Research led by Université Alassane Ouattara reveals how Côte d’Ivoire’s youth have emerged as victims and perpetrators of violent crime, and points to the measures that can offer them a brighter future.
Thursday, October 13, 2016 - 10:30
Research in Action
SOCIAL INEQUALITYVIOLENCEPOVERTYGENDER ANALYSISURBAN AREAS
Across the global South, urban violence is an increasing concern. Rapid urbanization, weak city governance, and social inequalities have led to marginalization, concentrating the highest levels of violence in historically-disadvantaged areas within urban centres.
The Economic Policy Research Centre (EPRC), an IDRC grantee under the Think Tank Initiative program, reached a major milestone on May 4, 2016, with cabinet approval of their National Fertilizer Policy. The organization was heavily involved in supporting and influencing the entire five-year policy development process, from policy formulation through to cabinet approval.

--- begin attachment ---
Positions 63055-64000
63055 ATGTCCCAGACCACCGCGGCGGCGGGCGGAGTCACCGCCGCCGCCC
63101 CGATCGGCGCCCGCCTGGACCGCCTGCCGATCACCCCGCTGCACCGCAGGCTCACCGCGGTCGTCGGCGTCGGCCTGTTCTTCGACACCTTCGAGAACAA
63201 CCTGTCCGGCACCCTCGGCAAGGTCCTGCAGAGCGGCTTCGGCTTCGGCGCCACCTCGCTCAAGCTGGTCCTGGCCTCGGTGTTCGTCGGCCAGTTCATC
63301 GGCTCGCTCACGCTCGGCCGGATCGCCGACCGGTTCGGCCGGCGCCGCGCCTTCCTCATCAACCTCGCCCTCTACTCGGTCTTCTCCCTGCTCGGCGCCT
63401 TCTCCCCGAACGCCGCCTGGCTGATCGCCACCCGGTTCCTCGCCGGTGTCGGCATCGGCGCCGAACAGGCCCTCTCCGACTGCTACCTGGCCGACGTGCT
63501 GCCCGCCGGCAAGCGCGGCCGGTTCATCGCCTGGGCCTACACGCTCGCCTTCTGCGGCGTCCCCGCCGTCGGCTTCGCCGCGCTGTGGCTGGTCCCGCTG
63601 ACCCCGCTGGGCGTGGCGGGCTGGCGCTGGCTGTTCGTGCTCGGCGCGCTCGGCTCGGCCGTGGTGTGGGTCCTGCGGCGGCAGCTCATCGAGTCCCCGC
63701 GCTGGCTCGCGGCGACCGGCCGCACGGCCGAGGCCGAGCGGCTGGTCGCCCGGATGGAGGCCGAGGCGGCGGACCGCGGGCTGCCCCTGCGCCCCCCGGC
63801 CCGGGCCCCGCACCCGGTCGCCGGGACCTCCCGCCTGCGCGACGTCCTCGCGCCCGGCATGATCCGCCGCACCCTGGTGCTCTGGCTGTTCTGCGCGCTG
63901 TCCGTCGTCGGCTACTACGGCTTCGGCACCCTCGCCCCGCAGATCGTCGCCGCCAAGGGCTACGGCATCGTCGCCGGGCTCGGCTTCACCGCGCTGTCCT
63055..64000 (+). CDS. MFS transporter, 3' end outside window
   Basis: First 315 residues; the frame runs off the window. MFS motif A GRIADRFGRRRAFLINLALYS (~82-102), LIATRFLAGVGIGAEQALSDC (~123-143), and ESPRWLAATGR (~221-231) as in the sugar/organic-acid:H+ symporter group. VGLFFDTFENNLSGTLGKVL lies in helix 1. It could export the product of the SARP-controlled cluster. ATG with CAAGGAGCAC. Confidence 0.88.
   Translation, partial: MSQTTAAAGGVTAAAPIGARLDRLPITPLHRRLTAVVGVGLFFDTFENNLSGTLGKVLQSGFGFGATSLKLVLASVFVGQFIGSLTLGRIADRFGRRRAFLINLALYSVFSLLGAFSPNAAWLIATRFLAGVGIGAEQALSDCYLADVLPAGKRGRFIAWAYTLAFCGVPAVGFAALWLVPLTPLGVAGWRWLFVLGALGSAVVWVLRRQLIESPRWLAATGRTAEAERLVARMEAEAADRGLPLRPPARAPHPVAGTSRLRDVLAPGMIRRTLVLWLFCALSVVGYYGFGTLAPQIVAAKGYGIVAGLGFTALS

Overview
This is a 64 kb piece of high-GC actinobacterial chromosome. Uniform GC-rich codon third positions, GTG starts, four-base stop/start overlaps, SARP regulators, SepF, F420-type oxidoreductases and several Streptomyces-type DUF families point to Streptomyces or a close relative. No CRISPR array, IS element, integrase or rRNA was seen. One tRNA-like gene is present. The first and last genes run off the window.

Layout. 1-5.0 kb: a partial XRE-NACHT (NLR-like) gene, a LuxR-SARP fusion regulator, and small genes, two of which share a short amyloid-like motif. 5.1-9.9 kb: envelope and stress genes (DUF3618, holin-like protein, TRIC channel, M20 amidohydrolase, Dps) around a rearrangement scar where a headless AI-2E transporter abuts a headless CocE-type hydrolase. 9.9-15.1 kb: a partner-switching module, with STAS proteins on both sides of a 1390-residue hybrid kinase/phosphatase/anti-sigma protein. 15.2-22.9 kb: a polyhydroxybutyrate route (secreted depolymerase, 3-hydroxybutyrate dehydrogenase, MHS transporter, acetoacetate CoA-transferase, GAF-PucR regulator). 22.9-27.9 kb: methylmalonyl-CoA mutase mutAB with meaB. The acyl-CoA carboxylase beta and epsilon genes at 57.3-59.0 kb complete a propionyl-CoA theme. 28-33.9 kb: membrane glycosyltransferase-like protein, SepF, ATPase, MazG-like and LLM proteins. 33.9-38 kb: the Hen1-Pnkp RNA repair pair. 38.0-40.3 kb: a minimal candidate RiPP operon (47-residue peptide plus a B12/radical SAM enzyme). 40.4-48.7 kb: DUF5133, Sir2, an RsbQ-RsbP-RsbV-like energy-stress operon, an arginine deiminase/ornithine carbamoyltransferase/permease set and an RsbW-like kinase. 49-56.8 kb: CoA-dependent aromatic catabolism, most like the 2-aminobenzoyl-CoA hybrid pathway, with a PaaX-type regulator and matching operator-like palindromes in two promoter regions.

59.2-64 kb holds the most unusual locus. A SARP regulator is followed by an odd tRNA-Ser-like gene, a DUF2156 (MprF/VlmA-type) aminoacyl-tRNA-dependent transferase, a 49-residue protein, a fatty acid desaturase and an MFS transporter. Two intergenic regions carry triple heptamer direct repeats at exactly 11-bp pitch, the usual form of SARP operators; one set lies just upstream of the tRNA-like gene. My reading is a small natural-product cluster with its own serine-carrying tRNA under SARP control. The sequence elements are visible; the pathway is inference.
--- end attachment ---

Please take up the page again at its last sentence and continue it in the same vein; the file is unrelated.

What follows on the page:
In an engaging new documentary film, researchers from the Centre for the Study of Violence and Reconciliation share their insights of how a public employment program in South Africa is making cities safer and more inclusive.
Results from IDRC-supported research at the Université de Kinshasa, Democratic Republic of Congo (DRC), show that unregulated population growth — averaging 10 births per woman — combined with a lack of education and economic opportunities for impoverished youth, contribute to the proliferation of youth gangs who terrorize cities like Kinshasa and Mbuji-Mayi.